iOS vs. Windows upgrades

October 15, 2011 3:15pm
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I couldn’t help but ponder while I was upgrading my iPhone to iOS5 this afternoon the differences between an Apple and a Windows OS upgrade.

And mind you, I understand that right off the bat I’m not entirely comparing apples to apples here (pun acknowledged, but not intended!) because iOS is a mobile operating system whereas Windows is on a desktop. Plus of course, the mobile versions tend to always be free because I’ve already paid for the hardware itself, whereas for traditional Windows, the software is really all that they’ve got to charge me for…

But nonetheless, as I flipped through the list of all of the cool, new features that were being added to my already beloved iPhone (notification center, enhanced camera features, automated cloud backup features – the list goes on…), my first thought as I was reading through the list was … where are all of the security updates???

Primarily being a Windows user on the PC, I’m used to OS updates being security patches – in fact, almost exclusively security patches. Really, when was the last time you applied a patch to Windows that wasn’t either a security patch or an update to the Spyware Removal Tool?
(I’m still on XP, by the way)

I honestly can’t think of a single one, which leads me to wonder if maybe that’s why people are always have such a lackluster enthusiasm towards Windows these days … it’s boring! Whereas when Apple updates iOS, yeah, I’m sure there are a bunch of new security enhancements that they bundle in there as well – I mean, the download was 768 MB – but that’s not what Apple chooses to focus on, now is it? Instead, they do all of the obvious stuff (security) in the background and alternatively direct us to the cool, new stuff that we’re going to be able to do once we’ve upgraded!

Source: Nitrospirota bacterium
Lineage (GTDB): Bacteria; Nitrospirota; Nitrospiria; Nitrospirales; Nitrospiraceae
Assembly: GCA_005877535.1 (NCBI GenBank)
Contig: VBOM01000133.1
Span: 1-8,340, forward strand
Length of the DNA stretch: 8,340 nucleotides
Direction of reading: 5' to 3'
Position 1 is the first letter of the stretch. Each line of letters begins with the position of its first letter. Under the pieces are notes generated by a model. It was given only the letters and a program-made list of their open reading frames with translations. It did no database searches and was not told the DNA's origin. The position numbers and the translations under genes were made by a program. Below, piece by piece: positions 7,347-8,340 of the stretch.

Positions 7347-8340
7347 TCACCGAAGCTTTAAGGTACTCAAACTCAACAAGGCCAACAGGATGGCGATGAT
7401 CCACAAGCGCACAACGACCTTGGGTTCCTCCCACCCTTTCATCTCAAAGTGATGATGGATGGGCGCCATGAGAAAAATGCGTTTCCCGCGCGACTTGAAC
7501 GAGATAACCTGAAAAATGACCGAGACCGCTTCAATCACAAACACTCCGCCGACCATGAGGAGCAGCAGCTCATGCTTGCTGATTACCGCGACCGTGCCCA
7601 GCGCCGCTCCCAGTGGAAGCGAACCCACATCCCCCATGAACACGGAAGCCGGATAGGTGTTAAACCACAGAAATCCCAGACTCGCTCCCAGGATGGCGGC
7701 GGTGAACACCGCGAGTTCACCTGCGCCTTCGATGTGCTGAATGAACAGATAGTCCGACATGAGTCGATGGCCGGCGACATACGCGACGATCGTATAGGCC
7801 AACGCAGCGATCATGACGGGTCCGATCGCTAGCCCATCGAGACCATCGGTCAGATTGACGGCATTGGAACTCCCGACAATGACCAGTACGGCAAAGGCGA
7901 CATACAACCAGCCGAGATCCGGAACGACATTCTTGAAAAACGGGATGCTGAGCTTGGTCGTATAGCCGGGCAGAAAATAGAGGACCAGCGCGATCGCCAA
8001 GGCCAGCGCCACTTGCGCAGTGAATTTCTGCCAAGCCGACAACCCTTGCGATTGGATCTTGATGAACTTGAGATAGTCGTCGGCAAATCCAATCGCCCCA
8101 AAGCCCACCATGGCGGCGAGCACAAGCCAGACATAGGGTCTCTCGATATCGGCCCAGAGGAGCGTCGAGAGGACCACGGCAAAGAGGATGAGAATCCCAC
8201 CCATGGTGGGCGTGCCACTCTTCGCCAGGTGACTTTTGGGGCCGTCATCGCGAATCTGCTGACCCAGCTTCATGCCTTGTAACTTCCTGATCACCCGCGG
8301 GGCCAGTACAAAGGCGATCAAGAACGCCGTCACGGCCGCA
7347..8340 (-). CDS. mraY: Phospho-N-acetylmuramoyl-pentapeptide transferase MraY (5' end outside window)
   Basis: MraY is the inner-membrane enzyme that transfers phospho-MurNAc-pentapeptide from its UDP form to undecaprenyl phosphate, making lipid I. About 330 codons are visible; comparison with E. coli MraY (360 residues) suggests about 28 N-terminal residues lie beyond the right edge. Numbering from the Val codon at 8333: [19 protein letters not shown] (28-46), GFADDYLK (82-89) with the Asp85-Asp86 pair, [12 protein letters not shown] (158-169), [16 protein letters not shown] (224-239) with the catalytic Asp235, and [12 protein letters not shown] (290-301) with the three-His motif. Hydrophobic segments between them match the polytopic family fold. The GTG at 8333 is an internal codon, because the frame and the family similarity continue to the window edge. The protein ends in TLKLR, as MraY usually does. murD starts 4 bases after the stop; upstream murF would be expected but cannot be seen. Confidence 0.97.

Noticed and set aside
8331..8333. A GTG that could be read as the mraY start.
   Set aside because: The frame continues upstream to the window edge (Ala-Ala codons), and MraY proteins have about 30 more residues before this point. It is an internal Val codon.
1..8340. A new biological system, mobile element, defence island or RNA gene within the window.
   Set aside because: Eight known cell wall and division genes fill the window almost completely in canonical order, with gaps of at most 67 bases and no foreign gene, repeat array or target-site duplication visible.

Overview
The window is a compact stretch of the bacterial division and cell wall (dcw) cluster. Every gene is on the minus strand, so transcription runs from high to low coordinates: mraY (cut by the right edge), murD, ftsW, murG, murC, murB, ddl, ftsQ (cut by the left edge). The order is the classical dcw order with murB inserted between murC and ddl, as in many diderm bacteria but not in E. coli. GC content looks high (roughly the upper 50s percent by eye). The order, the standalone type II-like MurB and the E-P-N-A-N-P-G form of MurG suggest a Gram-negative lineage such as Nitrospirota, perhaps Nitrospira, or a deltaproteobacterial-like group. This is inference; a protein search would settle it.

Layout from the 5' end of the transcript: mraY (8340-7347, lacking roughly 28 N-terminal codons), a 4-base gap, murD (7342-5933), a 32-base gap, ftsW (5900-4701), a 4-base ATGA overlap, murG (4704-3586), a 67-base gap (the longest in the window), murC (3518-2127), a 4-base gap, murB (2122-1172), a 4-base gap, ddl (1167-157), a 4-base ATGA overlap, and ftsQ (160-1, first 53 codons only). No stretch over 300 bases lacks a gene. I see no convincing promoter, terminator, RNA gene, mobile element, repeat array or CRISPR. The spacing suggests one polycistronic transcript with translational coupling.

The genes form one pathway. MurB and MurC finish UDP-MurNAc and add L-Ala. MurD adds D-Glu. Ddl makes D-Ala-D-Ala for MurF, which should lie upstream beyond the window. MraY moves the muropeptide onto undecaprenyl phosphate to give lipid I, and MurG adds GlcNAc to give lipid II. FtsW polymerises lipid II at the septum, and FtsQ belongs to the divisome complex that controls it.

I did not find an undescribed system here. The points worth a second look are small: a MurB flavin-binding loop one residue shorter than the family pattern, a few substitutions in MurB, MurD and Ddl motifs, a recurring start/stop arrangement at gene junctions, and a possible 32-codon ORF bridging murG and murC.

Again, maybe it’s not a direct comparison, but I think Microsoft could take a cue from Apple here if they would stop focusing on the nitty, gritty, ugly insides that most users don’t even want to hear about (i.e. “What do you mean I’m not secure?!) and instead made those updates actually do something to improve the Windows experience that I already paid big bucks for a couple of years ago!

OR you can bundle it into a new version, stick another $149 price tag on it, and don’t be surprised when my next computer is a Mac. I may be nearly a decade late to make the switch, but hey, better late than never…

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